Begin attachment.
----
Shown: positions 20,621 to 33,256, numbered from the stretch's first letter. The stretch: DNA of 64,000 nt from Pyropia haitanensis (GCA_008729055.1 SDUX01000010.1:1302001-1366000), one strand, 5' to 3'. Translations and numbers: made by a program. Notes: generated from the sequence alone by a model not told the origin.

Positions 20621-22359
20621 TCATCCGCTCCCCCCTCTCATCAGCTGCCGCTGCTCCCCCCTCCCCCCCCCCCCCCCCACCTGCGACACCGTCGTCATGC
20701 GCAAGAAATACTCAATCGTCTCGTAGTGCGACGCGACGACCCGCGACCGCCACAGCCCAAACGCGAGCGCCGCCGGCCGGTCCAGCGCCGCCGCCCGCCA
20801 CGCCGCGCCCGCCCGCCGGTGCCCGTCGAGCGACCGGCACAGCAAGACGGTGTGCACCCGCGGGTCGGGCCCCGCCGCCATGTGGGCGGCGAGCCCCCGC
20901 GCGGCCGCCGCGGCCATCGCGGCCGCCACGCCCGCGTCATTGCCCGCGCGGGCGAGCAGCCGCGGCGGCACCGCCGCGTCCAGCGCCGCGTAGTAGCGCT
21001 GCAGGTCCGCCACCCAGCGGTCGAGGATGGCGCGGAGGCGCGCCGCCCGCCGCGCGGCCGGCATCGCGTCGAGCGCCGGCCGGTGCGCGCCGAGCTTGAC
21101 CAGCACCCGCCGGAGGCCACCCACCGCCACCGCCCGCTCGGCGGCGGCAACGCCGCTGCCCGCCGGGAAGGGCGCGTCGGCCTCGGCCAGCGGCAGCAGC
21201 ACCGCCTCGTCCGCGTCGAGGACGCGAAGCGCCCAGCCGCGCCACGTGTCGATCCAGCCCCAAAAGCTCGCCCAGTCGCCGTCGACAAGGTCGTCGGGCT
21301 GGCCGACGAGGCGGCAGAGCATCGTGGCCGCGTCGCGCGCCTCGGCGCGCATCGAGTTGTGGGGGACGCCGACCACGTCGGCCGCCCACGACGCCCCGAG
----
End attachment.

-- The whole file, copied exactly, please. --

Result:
Shown: positions 20,621 to 33,256, numbered from the stretch's first letter. The stretch: DNA of 64,000 nt from Pyropia haitanensis (GCA_008729055.1 SDUX01000010.1:1302001-1366000), one strand, 5' to 3'. Translations and numbers: made by a program. Notes: generated from the sequence alone by a model not told the origin.

Positions 20621-22359
20621 TCATCCGCTCCCCCCTCTCATCAGCTGCCGCTGCTCCCCCCTCCCCCCCCCCCCCCCCACCTGCGACACCGTCGTCATGC
20701 GCAAGAAATACTCAATCGTCTCGTAGTGCGACGCGACGACCCGCGACCGCCACAGCCCAAACGCGAGCGCCGCCGGCCGGTCCAGCGCCGCCGCCCGCCA
20801 CGCCGCGCCCGCCCGCCGGTGCCCGTCGAGCGACCGGCACAGCAAGACGGTGTGCACCCGCGGGTCGGGCCCCGCCGCCATGTGGGCGGCGAGCCCCCGC
20901 GCGGCCGCCGCGGCCATCGCGGCCGCCACGCCCGCGTCATTGCCCGCGCGGGCGAGCAGCCGCGGCGGCACCGCCGCGTCCAGCGCCGCGTAGTAGCGCT
21001 GCAGGTCCGCCACCCAGCGGTCGAGGATGGCGCGGAGGCGCGCCGCCCGCCGCGCGGCCGGCATCGCGTCGAGCGCCGGCCGGTGCGCGCCGAGCTTGAC
21101 CAGCACCCGCCGGAGGCCACCCACCGCCACCGCCCGCTCGGCGGCGGCAACGCCGCTGCCCGCCGGGAAGGGCGCGTCGGCCTCGGCCAGCGGCAGCAGC
21201 ACCGCCTCGTCCGCGTCGAGGACGCGAAGCGCCCAGCCGCGCCACGTGTCGATCCAGCCCCAAAAGCTCGCCCAGTCGCCGTCGACAAGGTCGTCGGGCT
21301 GGCCGACGAGGCGGCAGAGCATCGTGGCCGCGTCGCGCGCCTCGGCGCGCATCGAGTTGTGGGGGACGCCGACCACGTCGGCCGCCCACGACGCCCCGAG